Drive is truly a trip worth taking.
It’s quiet. There are maybe 30 lines of dialogue in the first act. The only way to really understand what’s going on is either by paying attention to a subtle smirk, or the way the actors carry themselves on screen, or the catchy soundtrack that does more than induce foot tapping and head bobbing like you’ve heard the song a million times. All of these elements help get across the point of what’s happening on the screen. Eventually the dialogue begins to flow from some of the best supporting characters in recent time, and perhaps some of the best actors of our day (I’m looking at you, Cranston). A forbidden relationship is conveyed through glances and smiles. There are also three amazing chase sequences that have you on the edge of your seat. Drive is something to be marveled at, not just for its intense and captivating story, but also for its cinematic brilliance.
The story is relatively simple. Nameless Driver (Ryan Gosling) is a prodigy behind the wheel. Working in a garage by day and moonlighting as a getaway driver with a strict set of rules, he inadvertently gets on the mob’s bad side when he reluctantly tries to help his neighbor’s husband get out of a bad situation. Following one of the most suspenseful scenes in movie history, he tries to pick up the pieces to hopefully find some peace for his beautiful yet out of reach neighbor Irene (Carey Mulligan). This is when the movie gets crazy. With a twist that might be blatant to any film noir buff out there, it still is a shock and surprise that definitely makes your stomach drop. This is when the film kicks into high gear and becomes brutal yet tasteful, and oddly beautiful in its savagery.
It’s truthful, or as truthful as a movie can be, in that it’s serious where other movies are campy. There are dramatic shootouts and scenes of death, but they never seem overdone and a lot of that is owed to the brilliantly cast villains, Albert Brooks and Ron Pearlman. The only thing I can even think to complain about when it comes to the performances is Christina Hendricks’ minimal, yet powerful, screen time. She’s honestly too beautiful in this movie to have her in it for what seems like five minutes. It’s really like 15 minutes but still, you’ll get where I’m coming from when you see her. Stunning.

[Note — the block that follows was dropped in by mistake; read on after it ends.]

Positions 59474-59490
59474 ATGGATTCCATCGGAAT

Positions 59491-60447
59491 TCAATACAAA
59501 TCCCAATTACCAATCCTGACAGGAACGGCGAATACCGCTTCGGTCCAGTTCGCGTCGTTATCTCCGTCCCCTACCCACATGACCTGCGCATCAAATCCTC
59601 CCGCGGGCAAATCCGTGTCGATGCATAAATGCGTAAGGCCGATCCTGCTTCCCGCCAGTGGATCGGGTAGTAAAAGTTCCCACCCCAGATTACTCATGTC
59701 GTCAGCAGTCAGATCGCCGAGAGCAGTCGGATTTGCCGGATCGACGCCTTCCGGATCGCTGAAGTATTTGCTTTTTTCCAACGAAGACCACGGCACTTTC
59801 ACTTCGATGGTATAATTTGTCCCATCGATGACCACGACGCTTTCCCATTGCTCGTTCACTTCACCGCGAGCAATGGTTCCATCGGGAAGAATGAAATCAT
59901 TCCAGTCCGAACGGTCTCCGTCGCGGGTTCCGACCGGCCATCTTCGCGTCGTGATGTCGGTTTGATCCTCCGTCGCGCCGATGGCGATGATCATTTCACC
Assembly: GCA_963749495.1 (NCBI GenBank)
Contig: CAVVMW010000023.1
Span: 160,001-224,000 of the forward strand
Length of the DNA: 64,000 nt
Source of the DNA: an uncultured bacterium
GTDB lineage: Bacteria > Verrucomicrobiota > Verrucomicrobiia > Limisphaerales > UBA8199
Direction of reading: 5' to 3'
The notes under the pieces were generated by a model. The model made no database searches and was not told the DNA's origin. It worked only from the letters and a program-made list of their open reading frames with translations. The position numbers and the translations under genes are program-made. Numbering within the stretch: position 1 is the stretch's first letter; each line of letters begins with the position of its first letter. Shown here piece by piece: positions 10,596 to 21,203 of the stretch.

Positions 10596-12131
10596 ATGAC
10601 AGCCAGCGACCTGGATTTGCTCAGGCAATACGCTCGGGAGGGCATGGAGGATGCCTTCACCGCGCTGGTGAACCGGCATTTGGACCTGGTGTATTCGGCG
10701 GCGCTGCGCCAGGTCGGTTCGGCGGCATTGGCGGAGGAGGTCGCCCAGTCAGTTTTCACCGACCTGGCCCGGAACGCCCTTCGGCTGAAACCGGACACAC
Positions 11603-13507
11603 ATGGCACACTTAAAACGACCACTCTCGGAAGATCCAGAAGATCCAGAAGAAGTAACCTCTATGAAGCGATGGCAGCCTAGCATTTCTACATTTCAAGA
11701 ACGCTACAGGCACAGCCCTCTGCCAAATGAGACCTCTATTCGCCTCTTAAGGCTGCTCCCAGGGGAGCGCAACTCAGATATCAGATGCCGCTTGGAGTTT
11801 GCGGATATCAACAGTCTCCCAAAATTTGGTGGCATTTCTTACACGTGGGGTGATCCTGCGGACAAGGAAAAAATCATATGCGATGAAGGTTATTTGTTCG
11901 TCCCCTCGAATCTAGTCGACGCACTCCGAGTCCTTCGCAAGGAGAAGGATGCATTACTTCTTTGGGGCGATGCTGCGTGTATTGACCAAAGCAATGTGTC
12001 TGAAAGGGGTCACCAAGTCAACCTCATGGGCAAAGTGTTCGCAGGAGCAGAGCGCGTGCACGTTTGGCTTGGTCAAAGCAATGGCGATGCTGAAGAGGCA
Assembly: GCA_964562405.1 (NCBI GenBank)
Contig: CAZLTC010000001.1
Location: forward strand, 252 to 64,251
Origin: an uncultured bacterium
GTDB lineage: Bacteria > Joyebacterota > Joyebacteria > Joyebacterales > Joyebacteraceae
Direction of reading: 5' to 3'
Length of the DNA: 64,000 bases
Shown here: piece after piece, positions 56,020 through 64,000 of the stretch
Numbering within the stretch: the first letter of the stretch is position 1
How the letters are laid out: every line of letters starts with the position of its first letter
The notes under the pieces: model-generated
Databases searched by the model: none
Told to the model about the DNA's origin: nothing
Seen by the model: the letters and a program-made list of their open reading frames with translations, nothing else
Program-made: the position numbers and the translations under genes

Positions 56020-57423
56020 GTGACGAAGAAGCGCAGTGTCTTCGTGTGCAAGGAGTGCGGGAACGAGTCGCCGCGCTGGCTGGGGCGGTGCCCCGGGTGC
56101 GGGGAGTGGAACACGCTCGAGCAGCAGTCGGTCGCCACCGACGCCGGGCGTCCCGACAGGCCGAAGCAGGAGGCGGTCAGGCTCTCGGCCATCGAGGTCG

I don’t want to give too much away, and I won’t, but much is conveyed in this movie through body language. I don’t think most directors would be able to pull this off, even though a lot think they can but end up failing miserably. Nicolas Winding Refn isn’t just any director, however. With movies like the kinetic and talkative Bronson, the cerebral and violent Valhalla Rising (which featured a completely silent main character), and his Pusher series, he’s developed a style that is minimal yet beautiful and effective in tone and storytelling. He uses that skill and makes Gosling’s Driver character so effective and attention-grabbing that he draws you in, and then when you actually see him speak on screen for the first time you’re not only surprised, but shocked at how his voice is actually quieter than the way he carries himself. Now, you can’t have a movie with a bunch of silent people and I’m pretty sure Refn knows that. That’s where Bryan Cranston, who plays the Driver’s perpetually down-on-his-luck father figure, comes in. Even though he’s just a supporting character, he makes you feel and cheer for him, hoping things turn in his favor.
For what the characters don’t say, the movie speaks volumes by way of its soundtrack. With an ’80s dance and electronic-inspired sound for most of the movie, it sometimes takes over and is all that you hear, which builds suspense extremely successfully. Not only does it make you nervous, it also has times where the repetitive beats and lyrics are actually telling the story of two people falling for each other. The music was sometimes more effective than the dialogue.
The ads I’ve been seeing for this movie are branding it like a Fast and the Furious type blockbuster, when really it has so much more substance (and a whole lot less cheese) than anything in that category. It’ll give you your action fix for sure, but it doesn’t stop there. Taking a cue from classics like Bullit and Vanishing Point, it has some amazing chase sequences. There are three distinct chases, all with different pacing, yet all equally entrancing. It opens up with one of the most suspenseful and cool car chases ever that really shows you just how confident and good our hero is. But it’s not just about high-octane kicks, there’s a heartwarming love story intertwined with a tragic revenge tale. This contrast in themes works so unexpectedly well in the astonishingly stunning backdrop of Los Angeles. It really gives a whole new meaning to “the city of angels.”
I could truthfully go on for days explaining how this movie made me feel, but that would ruin the trip. Go ahead, sit down, and strap yourself in. Drive offers an experience not to be taken for granted. It’s rare a movie straddles the line of pretentiousness and confidence and comes out the better for it. It knows it’s good, but it doesn’t boast. It just is. It already knows I’m going to give it five nerdskulls. Hell, I’d give it ten if I could. You’ll just have to take the ride yourself. Just make sure you’re wearing your seatbelt.